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Papers Aletta Henriëtte Jacobs 1871-1974

Identity Area

Collection IDIIAV00000081
Unitdate1871-1974
Language ListFinding aid is in English
Language of MaterialEnglish
GeoCountryNetherlands
Extent1,36 m.
Processing InformationInventory by Annette Mevis in 2000
Numbers 640-648 added in 2017; no. 649 in 2018; nos. 650-657 in 2019
Access and UseNot restricted. Only to be consulted digitally, except the inventory numbers 595-625, 636, 649-657.
Preferred CitationPapers Aletta Henriëtte Jacobs , inv.no …, Collection International Archives for the Women's Movement (IAV), in Atria, Institute on Gender Equality and Women’s History

Collection summary

Ordening

Aletta Jacobs’ archive consists mostly of letters from women from many countries; it covers the period from 1876 to 1929. Most of these letters deal with several different subjects. Is was not possible to arrange them by just one subject. That’s why the greater part of the letters in this archive are arranged in alphabetical order, on the name of the writer: from Jane Addams to the Women’s Social and Political Union. Letters and other documents concerning just one subject are arranged under that subject.; It is not absolutely clear how and when the papers described here came in the possession of the IAV. In the preface of her Memories, first published in 1924, Jacobs writes ‘when I first started to read through my old letters and papers ..”. In this book, she mentiones correspondence with Bertha von Suttner, with William Stead, and Bjornstjerne Bjornson (Björnstjerne Björnson). Certainly not all the letters she received during her life have survived. There is, for example, no correspondence with her husband, as far as we know. Maybe she destroyed some papers herself when finishing her autobiography. When she died in 1929 in Baarn, her belongings were in the house of the Broese van Groenou’s in The Hague. Certainly some papers and objects stayed there, Mien van Wulfften Palthe was her only heir by testament 1923.; In 1930, May 20, Rosa Manus writes to Clara Hyde, the secretary of Carrie Chapman Catt, ‘Dr. Jacobs’ books have come to me now, and I am organising a real feministic library which I hope, will prove useful to the feminists.’ This library was founded in 1935 by Rosa Manus, W.H. Posthumus-van der Goot and Johanna Naber, and was called the International Archives for the Women’s Movement (IAV) in Amsterdam. In a letter to Posthumus-van der Goot from October 14, 1936, Rosa Manus writes from Montreux, Switzerland, that they have to open the ‘trunk Jacobs’, when she will be back in Amsterdam. The ‘First Annual Report of the International Archives for the Women’s Movement, from the foundation until the 1st of May 1937’, reports that Rosa Manus has given a big part of her own library, including very precious material from dr. Aletta H. Jacobs, to the International Archives (p. 166).; In February 1940, because of the threath of a war, several valuable papers were stored in a safety deposit box, among them a stack of letters to Aletta Jacobs, as is written on a list: 'papers concerning trips to various governments in 1915; Notes of Scandinavian visits by C. MacMillan; Visit to London by E. Balch and C. MacMillan; Separet pakket: various important documents; Letters: mixed-Jane Addams-Rachel Foster Avery-A. Jacobs to L. Anthony-Gräfin v. Moltke-Rose Innes- Emily Hobhouse-H. Mercier-Kate C. Mead-Olive Schreiner”. On July 2, 1940, an abrupt end came to the flourishing beginning of the IAV: the German Sicherheitsdienst knocked on the door of the IAV, told the two women who were present to leave, and sealed the door. A few days later the Germans removed the complete content of the IAV to Germany.; After the war, in 1947, only one tenth of the material came back. The board of the IAV claimed the damage of the missing books, archives and furniture by the ‘Schade-Enquête-Commissie’. Among the claims was correspondence of Aletta Jacobs. But the documents in the safe as mentioned on the list were still present after the war.; Other archival material of Jacobs, however, had been taken by the Germans in 1940. We know since 1992, when it became clear that in a special archive in Moscow a lot of archives from the Netherlands, Belgium, France, etc. was stored there since 1945. When the Russians liberated the east of Europe, they took these items with them as spoils of war. The Russians have given back these archives in 2003. They are described in the inventory numbers 140, 149-151, 176-177, 195, 205, 210, 272, 397, 409, 412, 414-415, 419-421, 426, 449-450, 530, 549, 556, 563, 581, 583 and 593. Finally, some letters and photographs of Aletta Jacobs were donated in 1961 by E. Coops-Broese van Groenou, The Hague.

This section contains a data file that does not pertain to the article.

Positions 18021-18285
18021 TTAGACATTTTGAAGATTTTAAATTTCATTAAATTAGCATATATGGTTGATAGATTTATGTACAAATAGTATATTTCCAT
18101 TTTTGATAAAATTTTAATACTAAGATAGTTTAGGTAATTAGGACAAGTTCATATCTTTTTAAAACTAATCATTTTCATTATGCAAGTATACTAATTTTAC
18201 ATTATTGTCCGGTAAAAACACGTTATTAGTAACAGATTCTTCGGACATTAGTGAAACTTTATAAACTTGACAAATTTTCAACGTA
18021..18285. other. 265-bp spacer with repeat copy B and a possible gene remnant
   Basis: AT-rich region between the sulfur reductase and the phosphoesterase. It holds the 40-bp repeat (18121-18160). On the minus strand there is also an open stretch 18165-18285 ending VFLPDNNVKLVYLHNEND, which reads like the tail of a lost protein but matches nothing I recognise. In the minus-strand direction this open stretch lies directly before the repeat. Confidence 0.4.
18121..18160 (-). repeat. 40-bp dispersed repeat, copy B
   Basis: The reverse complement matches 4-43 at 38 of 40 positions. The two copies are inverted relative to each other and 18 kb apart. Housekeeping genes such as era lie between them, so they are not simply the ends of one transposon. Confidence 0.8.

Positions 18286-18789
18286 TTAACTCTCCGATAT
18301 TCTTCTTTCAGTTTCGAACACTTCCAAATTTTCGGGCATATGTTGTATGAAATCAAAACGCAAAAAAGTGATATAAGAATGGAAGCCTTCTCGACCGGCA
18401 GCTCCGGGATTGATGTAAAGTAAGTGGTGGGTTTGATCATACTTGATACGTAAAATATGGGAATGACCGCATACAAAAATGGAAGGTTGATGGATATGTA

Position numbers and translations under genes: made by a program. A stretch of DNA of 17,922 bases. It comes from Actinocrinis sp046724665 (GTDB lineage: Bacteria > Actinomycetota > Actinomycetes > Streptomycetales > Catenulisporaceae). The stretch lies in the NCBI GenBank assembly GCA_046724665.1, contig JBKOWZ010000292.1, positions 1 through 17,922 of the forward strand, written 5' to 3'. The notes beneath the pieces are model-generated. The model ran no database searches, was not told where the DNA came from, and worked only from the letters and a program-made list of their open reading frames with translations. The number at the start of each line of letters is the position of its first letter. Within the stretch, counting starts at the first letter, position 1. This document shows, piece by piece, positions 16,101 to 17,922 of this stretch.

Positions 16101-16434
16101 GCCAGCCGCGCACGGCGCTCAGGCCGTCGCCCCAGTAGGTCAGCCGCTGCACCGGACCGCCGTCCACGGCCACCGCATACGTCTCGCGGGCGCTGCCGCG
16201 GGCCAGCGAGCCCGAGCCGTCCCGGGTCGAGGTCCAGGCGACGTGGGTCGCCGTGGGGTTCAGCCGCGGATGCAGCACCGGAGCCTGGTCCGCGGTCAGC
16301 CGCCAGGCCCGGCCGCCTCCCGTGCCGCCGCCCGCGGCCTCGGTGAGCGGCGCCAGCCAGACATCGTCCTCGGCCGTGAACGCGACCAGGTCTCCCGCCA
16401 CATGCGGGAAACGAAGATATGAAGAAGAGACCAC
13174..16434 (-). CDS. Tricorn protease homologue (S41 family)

Biographical Note

Aletta Henriëtte Jacobs was born on February 9, 1854 in Sappemeer, as the eighth child of a jewish doctor’s family. Her parents were Anna de Jongh and Abraham Jacobs. At the age of thirteen she left the village school. The ladies’ school she attended thereafter became a nightmare for her, and after two weeks she refused to return to school. Aletta then stayed at home; during the day her mother taught her housework, while in the evenings she learned French and German. Later on her father taught her Latin and Greek. In 1869, for the first time, a girl had taken the admission examination to become a pharmacist’s assistant; Aletta Jacobs did the same in 1870. After some efforts she was permitted to attend classes at Groningen University for a period of one year, she started on April 20, 1871. On May 30, 1872 her request for permanent admission was granted. (See inv.no. 596.) In October 1876 she continued her study at Amsterdam University. She received her medical degree on April 2, 1878, and her medical doctorate on March 8, 1879. During these years Jacobs became concerned with social injustice; among other things, she learned how absurd the Dutch marriage laws were.